From Civet Cats to Coffee
Camilo and Zita Digay of Magallaya Mountain Specialty Coffee

Camilo and Zita Digay created Magallaya Mountain Specialty Coffee to take a chance on an opportunity with the Philippine wild cats or musang.

But the Digays’ entrepreneurial journey in end-to-end coffee production and processing business was also a learning experience for them.

This experience took the couple and their coffee products from the mountainous landlocked province of Kalinga in the Cordillera Administration Region to Baguio and beyond.

Coffee and cats

Camilo and Zita started out with P5,000.00 in capital for a sari-sari store business and decided to go into the buying and selling of the roasted coffee beans.

They made the decision after seeing the growing demand for civet coffee as they traveled to Baguio, even if it meant dealing with the musang in order to create the required coffee variety with its unique flavour and aroma.

Fortunately, the natural habitat of the civet cats was the forested highlands between Kalinga’s Tanudad town and Tabuk City.

The couple then decided to supply the mushrooming gourmet coffee shops throughout the country by processing and packaging their own brand, as well as distributing it.

Thus was when the Magallaya Mountain Specialty Coffee was born, named after the peak overlooking their home in the outskirts of Tabuk.

Trial and error

To process (and eventually expand their coffee line with a robusta variety), the Digays had to undergo a series of trial and error in creating their coffee starting around 2009. That is where the Department of Trade and Industry (DTI) came in.

“We attended the DTI seminars and that was how we learned to process coffee,” Camilo said. He added that they attended more than 30 trainings for this.

“The department was a huge help to us. I burned so much coffee in the early days when I was still learning (the roasting process),” Camilo revealed with a chuckle.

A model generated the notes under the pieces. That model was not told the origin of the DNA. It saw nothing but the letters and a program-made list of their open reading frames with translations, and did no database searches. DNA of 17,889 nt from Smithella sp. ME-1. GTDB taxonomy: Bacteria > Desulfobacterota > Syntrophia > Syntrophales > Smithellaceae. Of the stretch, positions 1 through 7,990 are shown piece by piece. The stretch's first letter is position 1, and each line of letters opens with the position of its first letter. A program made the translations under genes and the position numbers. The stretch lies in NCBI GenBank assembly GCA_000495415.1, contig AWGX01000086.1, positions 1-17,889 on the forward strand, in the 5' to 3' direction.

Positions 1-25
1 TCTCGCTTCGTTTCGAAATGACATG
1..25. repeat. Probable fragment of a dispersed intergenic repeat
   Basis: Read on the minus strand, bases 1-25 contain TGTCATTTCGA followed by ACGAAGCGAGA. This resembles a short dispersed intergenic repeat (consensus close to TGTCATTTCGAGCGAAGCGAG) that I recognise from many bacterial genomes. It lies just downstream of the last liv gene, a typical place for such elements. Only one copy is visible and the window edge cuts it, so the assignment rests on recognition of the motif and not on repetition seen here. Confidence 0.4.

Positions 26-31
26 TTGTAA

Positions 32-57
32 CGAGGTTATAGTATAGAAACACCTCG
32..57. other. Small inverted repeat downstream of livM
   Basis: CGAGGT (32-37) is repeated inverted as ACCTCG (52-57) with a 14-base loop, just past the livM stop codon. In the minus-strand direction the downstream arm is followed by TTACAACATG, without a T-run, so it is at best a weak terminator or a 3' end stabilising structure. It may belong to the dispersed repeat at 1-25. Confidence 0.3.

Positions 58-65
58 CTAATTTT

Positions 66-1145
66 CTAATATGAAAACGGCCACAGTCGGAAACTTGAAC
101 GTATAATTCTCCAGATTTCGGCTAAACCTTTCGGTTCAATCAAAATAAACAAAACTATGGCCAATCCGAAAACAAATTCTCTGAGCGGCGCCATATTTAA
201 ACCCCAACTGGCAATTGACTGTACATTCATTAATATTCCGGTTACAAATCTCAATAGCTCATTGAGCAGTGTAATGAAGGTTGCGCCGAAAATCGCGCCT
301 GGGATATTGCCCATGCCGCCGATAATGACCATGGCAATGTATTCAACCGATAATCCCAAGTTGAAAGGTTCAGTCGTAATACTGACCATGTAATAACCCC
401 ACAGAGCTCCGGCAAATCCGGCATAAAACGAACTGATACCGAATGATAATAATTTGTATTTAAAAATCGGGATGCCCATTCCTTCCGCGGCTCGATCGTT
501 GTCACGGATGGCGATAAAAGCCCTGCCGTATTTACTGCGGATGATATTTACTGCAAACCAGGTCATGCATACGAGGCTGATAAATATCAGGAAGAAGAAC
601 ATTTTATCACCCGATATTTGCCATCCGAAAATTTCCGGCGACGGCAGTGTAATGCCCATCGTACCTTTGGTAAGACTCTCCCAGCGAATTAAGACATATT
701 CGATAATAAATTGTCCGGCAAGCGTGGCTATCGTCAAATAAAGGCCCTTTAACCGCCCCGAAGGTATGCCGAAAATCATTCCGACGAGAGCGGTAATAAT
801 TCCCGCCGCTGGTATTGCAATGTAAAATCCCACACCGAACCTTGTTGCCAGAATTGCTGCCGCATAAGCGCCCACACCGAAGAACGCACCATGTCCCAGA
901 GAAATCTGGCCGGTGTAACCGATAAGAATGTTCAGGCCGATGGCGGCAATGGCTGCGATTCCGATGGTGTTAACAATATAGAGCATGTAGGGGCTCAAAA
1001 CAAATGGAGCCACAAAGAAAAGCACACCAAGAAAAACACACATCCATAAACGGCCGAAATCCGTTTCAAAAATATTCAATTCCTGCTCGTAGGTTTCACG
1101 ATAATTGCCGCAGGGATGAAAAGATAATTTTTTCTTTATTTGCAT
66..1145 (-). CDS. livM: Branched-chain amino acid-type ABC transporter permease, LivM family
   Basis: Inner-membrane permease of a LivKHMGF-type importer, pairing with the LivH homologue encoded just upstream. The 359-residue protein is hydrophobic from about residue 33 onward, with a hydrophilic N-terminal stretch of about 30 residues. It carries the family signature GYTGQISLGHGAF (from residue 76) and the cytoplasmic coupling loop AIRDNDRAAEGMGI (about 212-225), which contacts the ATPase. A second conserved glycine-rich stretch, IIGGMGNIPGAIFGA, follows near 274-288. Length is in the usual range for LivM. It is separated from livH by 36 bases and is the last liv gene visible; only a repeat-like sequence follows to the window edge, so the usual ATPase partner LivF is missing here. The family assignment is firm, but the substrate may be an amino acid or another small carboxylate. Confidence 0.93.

The Digays were doubly lucky as not only were they the first beneficiary of the DTI’s World Bank-funded Rural Microenterprise Program, the DTI also helped them obtain a loan for the packaging of the Magallaya products to be showcased in a trade fair.

By 2009, the Magallaya brand got introduced at the One-Town One-Product (OTOP) Luzon Island Fair in SM Mega Mall where it generated P108,000.00 in gross sales.

In 2010, the Magallaya brand raked in P350,000.00 in a fair at the Festival Mall in Alabang and in 2012, they booked an order of P700,000.00 in another event in Greenbelt in Makati.

Present and future

The Magallaya Mountain Specialty Coffee has already accomplished a lot to serve as a success model for the rural coffee industry in Kalinga. Its achievements also serve as an inspiration to the local industry suffering a decline because of weak export demand, low farmgate prices, long gestation period from planting to harvesting, and competition with other crops.

From starting small, the couple has gone big as they have constructed a building and purchased equipment for processing and packaging, even as they acquired additional lands to expand their coffee plantation.

More importantly, the business offers hope for the resurgence of Kalinga’s coffee industry.



Sweet Tooth for Business
Samuel and Cheryl Arquero of Mid-East Sweets

Samuel and Cheryl Arquero found a business opportunity in the Middle East, which they then brought to the Philippines. You could say it was a date of an opportunity.

After working for several years in Bahrain in the academe and shipbuilding industry, Samuel and his then-pregnant wife Cheryl debated about setting up a business back home.

“Naisip namin na kailangan magkaroon din kami ng business para just in case may mangyari sa country na pinagtatrabahuhan namin, meron kaming babalikan,” recalled Samuel.

The couple latched onto the idea of a business involving dates, the sweet oval-shaped fruits well-known in the Middle East.

It was then their business for Mid-East Sweets was born.